By now you’ve turned the page on 2017. As the recent Boston Globe Spotlight Series on race, racism and reputation made clear, it is not so easy to leave the past behind. That is especially true here in Boston it seems, even decades after this city grabbed national headlines in the 1970s because of racially motivated violence that was part of resistance to court-ordered integration of public schools. It seems only one thing stayed the same during the intervening four decades: Blacks in this region are still disproportionately poor, sick, wary and lacking in real civic or economic power.
The story of Boston that is often told and well supported is one of innovation. Breakthroughs and achievements in intellectual, political, scientific and philanthropic life have been enormous. Social progress has in some important respects been a costly disappointment. It has been costly to those who are not connected to the main arteries that nourish life here, and costly to the city and region at large which does not reap the benefit of all the talent here or the talent that is staying away. We may be title-town but the title of the Globe series wasn’t “Race.Image.Reality” for nothing. Something has to change.
Thanks to the Globe series, debates are happening again, and some of them even respectful and productive. Who is to blame? What is to be done? How much can we ask of government? How big are we willing to dream?
If you are a CEO or in a top leadership position in your business or organization, this is the perfect time for a plan for expressing your values and making some bold choices. Do you have that kind of plan? Here are some elements that you might want to consider:
1. Get personally involved – Many leaders got where they are by being excellent at what they do, and this matter of talking about race and planning to address its intrusion into your work environment is not generally what they do. No longer. Get personally involved and take the opportunity the Globe has given you to take a look at your organization and make some changes. You probably needed an impetus and now you have one. This is not about your next hire or one new vendor or a page in the annual meeting agenda. This is a time tailor-made for leadership.
2. Make shared learning a part of the process – Shared learning does not mean getting everyone to see things your way. It is a non-hierarchal process. It requires personal commitment and growth from a group of people who have some level of trust. It will be nearly impossible to make change in your culture or your business operations if everyone can only play with the hand they already have. There are many ways to do this from the simple sharing of an article to arranging facilitated activities. Don’t groan or give in to the skeptics. Of course it can be awful and useless. Like everything you already do – it comes down to execution. Get the help you need to do it right.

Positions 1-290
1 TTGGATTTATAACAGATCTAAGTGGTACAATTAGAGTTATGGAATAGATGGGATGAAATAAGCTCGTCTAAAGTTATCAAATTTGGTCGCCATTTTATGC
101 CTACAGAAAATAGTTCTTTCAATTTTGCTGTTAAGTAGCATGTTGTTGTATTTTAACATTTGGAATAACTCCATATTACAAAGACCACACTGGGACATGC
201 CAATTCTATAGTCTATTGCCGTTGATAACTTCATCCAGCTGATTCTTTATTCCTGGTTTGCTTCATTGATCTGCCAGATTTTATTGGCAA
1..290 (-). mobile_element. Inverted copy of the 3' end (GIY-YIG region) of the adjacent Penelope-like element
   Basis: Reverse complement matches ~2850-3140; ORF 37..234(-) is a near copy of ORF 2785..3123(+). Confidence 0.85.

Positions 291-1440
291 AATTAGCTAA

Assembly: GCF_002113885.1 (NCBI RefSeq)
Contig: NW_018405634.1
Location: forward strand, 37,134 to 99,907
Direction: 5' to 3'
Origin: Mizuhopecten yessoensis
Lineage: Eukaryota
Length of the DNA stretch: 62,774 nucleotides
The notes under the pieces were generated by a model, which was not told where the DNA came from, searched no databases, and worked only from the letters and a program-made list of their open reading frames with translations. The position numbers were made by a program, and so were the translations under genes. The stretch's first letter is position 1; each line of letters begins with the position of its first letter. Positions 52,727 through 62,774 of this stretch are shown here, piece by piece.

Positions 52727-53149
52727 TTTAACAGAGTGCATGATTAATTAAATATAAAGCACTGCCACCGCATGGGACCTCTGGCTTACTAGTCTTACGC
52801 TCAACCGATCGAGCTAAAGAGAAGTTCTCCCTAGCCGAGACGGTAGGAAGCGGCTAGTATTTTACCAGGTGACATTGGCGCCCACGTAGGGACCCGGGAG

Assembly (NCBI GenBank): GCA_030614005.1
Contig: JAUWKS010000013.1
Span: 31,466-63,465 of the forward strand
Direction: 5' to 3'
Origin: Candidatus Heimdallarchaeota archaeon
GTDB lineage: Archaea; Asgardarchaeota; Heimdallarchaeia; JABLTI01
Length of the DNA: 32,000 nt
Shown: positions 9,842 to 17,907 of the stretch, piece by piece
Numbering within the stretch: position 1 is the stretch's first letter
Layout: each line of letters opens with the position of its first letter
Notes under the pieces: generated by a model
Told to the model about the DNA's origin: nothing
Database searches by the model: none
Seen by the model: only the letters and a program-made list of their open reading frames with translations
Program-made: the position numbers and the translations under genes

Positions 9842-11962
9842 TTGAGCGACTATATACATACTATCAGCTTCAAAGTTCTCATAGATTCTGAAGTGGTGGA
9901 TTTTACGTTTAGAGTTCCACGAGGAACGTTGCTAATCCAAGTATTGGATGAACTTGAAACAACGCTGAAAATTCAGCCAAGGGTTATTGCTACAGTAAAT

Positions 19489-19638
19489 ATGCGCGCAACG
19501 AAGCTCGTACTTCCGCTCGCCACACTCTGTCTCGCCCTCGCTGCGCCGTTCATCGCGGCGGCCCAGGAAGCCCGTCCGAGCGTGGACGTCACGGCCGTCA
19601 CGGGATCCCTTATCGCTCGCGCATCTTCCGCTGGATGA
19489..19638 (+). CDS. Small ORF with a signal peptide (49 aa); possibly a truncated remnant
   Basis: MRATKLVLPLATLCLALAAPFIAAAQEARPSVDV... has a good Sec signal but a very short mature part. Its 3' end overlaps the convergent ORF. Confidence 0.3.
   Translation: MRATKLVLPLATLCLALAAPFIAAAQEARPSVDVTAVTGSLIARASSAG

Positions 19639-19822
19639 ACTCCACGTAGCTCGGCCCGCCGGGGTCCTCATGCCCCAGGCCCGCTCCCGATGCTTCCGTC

3. Make the implicit explicit – Don’t just stumble into the conversation and drift from one action step to another. Take the message you want people to pick up from your subtle moves and state it loud and clear. The same goes for a high functioning and welcoming culture as for a troubled one. Declare what you stand for. Be specific. Then you can be held accountable and hold yourself accountable. Greatness requires all of that anyway. You can do it now or you can do it later once you “put some points on the board” but don’t wait too long. ‘Say what you mean and mean what you say’ is pretty time honored advice, right? Make a statement of your values and then as a team, systematically ask how each functional aspect of your business has the potential to make a contribution to greater equity and inclusion. Make your list, check it twice, and don’t fudge. It will become your action plan.
4. Build relationships – In the process of addressing racial issues in the work world, take the time to make new relationships inside and outside the company to help you find an authentic approach and give you insight and confidence. Once you are in a trust relationship with someone different from you and you get candor and encouragement, you will not be the same person and you will not be the same leader. The same will apply to each and every employee in their own context.
5. Make real change – However good you think things are, there are ways you can be part of making things measurably and materially better. The ideas are out there – in the community and in the company too. There is not a single part of the race conversation the Globe sparked that cannot be reached by some set of choices you can make at your company. There is an old debate about whether it matters that you are doing new things for the right reason or because you have no choice. At least in my opinion that conversation is a luxury that neither you nor the parties most at risk have at the moment. You can give your company or organization a distinct advantage and if that isn’t something to be rewarded for, then what is? It’s your move – and your opportunity. Seize it.
Andy Tarsy is Principal and Founder of Emblem Strategic, a public affairs and strategy consulting firm. This piece first appeared on the blog at EmblemStrategic.com on January 2, 2018.